The Trump administration’s partisan attack on federal law enforcement, fueled by the president’s lackeys in the media, is unparalleled in American history and if we are to have some semblance of the rule of law tomorrow our federal law enforcement apparatus, warts and all, is worthy today of our most strident defense. The FBI and Justice Department must be allowed to operate in some sort of independent fashion and cannot be allowed to become instruments of an addled president’s will. This is an existential fight. But even as we fight it we cannot lose sight of the fact that we are defending imperfect agencies, run by imperfect men and women, under a system that needs to be fixed not just for Russian stooges like Carter Page but for ordinary Americans caught in its grip.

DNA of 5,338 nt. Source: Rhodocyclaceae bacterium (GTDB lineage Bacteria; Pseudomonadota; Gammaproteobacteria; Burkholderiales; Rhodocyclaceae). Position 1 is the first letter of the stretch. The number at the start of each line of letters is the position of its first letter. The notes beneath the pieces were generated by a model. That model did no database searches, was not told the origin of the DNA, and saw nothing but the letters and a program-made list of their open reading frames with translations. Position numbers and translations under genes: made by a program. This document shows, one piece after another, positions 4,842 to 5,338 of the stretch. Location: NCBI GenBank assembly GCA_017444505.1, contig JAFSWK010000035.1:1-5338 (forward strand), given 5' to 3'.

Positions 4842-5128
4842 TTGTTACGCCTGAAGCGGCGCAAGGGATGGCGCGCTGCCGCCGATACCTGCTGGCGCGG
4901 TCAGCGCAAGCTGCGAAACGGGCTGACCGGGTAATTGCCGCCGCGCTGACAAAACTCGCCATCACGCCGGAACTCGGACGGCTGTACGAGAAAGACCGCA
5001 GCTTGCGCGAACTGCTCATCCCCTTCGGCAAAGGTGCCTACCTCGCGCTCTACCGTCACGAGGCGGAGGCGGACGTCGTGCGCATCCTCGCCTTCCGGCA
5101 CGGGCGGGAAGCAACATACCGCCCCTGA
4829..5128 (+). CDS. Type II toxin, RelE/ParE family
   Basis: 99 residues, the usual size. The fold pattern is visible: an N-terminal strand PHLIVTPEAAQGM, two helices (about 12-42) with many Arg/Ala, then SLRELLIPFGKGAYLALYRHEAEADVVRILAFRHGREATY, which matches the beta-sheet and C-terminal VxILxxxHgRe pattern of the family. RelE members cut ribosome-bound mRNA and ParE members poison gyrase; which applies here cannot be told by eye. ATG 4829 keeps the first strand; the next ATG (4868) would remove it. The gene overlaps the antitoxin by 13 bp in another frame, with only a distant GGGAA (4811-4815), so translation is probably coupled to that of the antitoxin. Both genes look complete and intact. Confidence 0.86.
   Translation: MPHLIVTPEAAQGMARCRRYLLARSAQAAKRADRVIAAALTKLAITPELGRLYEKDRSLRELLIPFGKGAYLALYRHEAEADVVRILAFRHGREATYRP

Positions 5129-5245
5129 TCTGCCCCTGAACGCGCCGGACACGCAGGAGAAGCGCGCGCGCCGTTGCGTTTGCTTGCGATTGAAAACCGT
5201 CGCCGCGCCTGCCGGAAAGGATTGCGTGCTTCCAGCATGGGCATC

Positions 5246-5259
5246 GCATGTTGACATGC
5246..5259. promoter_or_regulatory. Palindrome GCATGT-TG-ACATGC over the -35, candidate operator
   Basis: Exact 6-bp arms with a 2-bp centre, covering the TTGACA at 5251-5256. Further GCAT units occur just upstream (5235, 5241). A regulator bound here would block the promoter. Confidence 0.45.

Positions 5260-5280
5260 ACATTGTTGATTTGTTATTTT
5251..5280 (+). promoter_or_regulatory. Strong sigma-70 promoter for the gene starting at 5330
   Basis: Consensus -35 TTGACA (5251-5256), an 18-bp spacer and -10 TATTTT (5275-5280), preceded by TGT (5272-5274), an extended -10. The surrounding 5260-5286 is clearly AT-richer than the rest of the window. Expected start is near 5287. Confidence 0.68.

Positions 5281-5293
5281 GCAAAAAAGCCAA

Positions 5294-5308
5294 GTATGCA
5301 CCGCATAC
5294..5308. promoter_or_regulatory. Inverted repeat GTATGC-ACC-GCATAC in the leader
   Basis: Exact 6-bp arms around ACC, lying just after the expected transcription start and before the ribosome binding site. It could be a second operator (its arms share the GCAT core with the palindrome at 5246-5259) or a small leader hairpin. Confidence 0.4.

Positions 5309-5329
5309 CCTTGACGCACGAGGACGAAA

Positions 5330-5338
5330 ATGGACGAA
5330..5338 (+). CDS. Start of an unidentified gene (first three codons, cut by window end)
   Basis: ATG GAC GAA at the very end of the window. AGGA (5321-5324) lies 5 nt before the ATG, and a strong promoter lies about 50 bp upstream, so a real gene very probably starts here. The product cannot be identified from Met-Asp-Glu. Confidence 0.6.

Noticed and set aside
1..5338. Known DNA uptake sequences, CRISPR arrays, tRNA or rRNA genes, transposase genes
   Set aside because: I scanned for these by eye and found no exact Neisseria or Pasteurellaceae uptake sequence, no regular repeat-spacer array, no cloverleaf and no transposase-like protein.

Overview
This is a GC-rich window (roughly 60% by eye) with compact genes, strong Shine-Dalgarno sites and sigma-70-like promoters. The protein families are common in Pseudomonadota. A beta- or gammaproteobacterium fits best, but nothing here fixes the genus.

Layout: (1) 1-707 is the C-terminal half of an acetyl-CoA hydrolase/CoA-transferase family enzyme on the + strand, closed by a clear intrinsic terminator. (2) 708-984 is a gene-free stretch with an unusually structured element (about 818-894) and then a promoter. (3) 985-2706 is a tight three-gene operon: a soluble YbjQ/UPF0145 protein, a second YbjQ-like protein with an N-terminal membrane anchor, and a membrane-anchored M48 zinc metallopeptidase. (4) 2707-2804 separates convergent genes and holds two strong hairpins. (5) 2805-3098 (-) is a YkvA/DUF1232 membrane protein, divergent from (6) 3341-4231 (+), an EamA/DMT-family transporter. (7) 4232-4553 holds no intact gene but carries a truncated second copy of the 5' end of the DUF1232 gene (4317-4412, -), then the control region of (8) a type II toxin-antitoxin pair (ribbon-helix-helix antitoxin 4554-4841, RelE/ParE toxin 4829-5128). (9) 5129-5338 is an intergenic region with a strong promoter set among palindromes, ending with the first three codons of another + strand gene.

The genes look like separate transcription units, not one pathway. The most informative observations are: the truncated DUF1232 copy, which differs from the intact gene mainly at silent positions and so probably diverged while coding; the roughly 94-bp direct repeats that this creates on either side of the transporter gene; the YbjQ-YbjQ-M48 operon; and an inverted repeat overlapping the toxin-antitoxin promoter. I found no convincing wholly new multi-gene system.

(Photo: Getty)

The views expressed are the author's own and not necessarily those of the Brennan Center for Justice.